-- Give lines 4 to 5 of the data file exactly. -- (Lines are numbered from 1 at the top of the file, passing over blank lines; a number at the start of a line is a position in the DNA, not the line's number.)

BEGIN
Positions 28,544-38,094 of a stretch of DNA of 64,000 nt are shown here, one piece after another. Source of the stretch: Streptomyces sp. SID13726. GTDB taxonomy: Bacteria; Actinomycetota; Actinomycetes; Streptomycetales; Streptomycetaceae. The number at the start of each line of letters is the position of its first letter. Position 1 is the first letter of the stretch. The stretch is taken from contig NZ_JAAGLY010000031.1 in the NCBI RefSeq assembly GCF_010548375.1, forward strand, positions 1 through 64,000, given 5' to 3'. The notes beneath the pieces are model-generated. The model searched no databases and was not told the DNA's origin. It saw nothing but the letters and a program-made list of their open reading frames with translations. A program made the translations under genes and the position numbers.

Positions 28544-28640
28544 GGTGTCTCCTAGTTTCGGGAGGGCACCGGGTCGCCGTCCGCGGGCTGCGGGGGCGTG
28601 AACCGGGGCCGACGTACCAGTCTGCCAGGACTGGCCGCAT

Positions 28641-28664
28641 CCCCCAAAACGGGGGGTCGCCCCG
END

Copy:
28601 AACCGGGGCCGACGTACCAGTCTGCCAGGACTGGCCGCAT

Positions 28641-28664